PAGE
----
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Industrial hygiene surveys of occupational exposures to wood preservative chemicals.
Cincinnati, OH: U.S. Department of Health and Human Services, Public Health Service, Centers for Disease Control, National Institute for Occupational Safety and Health, IWS 110-10, 1981 May; :1-115
As part of an industry wide evaluation of worker exposure to wood preservative chemicals, industrial hygiene studies were conducted at 12 wood treating facilities and two manufacturing operations. Airborne exposure levels were determined and work practices were characterized at each of these locations. Over 1000 such facilities exist in the United States with the majority of them having less than ten workers involved in the wood treatment process. About ten major facilities produce about half the treated wood. Employee exposure to the chemicals was in general well below the recommended limits. During certain tasks such as cylinder opening and unloading, filling nonpressure tanks with hot oil solutions, and during the inspection of treated wood inside the nonpressure treatment tank, short term peak exposures occurred. Even so, these exposures were also below the recommended limits. Recommendations were made to reduce the exposure levels even further by limiting employee exposure during emergency spills, nonroutine situations or critical process tasks. The authors recommend the use of personal protective equipment, modified work practices, and medical surveillance programs.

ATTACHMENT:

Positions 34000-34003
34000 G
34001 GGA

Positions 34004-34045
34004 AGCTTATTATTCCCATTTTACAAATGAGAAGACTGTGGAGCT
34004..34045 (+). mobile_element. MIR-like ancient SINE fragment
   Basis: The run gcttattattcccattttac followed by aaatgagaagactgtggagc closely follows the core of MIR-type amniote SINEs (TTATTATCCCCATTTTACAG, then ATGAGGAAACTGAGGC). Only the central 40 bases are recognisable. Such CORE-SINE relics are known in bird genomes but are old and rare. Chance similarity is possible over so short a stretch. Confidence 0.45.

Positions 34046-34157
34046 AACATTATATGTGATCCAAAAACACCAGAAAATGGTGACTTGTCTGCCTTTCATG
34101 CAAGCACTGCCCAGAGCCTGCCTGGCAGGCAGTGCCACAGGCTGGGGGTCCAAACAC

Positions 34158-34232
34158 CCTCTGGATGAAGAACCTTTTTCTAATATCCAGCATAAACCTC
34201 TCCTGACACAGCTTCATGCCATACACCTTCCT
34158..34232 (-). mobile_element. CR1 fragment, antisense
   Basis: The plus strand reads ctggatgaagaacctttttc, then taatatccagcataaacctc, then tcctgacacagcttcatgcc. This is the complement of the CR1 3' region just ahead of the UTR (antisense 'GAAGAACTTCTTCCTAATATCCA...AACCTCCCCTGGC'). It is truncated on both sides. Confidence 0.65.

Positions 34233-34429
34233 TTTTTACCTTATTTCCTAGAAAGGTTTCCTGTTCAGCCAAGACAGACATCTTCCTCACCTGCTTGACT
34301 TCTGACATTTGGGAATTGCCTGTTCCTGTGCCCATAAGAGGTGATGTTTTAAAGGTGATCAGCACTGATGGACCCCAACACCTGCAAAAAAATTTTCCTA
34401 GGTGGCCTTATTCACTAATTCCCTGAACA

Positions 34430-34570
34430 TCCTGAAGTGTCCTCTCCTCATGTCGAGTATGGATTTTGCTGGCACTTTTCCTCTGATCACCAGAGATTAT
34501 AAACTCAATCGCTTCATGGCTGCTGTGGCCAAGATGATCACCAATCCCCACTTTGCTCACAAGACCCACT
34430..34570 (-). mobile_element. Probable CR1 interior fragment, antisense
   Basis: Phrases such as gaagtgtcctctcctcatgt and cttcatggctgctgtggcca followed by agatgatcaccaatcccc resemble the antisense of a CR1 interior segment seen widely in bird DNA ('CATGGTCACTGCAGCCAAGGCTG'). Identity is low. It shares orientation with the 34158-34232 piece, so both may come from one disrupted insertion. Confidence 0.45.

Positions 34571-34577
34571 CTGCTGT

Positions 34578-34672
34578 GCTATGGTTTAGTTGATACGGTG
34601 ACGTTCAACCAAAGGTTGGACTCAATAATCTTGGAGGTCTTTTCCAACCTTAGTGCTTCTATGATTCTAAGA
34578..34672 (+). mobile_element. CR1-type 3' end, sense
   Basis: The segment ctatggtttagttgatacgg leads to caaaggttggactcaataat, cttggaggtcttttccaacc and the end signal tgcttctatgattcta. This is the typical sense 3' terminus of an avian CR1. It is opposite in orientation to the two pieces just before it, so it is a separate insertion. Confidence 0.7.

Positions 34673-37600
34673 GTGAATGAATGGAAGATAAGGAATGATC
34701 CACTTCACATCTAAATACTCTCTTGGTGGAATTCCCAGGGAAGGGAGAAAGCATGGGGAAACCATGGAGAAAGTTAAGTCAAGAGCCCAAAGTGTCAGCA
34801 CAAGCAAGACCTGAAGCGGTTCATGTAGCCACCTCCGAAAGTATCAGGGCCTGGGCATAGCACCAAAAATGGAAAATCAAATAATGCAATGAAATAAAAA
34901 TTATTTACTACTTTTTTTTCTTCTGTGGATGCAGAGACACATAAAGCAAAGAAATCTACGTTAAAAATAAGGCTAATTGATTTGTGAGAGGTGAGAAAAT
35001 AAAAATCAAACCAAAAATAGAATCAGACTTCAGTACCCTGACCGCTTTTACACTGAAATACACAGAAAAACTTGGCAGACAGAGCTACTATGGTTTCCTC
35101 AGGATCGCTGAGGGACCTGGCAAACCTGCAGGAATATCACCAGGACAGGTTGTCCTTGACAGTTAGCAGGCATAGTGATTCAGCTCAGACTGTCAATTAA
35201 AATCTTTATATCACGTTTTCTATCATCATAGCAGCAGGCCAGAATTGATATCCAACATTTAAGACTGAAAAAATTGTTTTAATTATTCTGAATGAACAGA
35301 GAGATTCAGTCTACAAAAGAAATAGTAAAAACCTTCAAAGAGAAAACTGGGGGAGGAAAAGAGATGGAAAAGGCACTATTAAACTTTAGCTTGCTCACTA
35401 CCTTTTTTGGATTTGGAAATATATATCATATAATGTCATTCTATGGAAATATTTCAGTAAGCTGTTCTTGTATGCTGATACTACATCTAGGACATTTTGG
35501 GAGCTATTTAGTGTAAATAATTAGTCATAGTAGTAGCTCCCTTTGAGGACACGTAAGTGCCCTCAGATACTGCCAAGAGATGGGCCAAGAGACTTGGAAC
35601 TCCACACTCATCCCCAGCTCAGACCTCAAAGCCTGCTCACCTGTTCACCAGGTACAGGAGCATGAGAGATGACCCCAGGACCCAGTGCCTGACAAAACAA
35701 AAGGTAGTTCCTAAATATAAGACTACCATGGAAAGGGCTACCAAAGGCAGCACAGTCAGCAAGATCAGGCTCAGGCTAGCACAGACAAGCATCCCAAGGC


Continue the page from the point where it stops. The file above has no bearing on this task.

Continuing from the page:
NIOSH-Contract; Contract-210-78-0060; NIOSH-Survey; Field-Study; IWS-110-10; Woodworkers; Woodworking-industry; Preservatives; Furniture-manufacture; Organic-vapors; Skin-exposure; Occupational-exposure
NTIS Accession No.
National Institute for Occupational Safety and Health
Page last reviewed: September 2, 2020
Content source: National Institute for Occupational Safety and Health Education and Information Division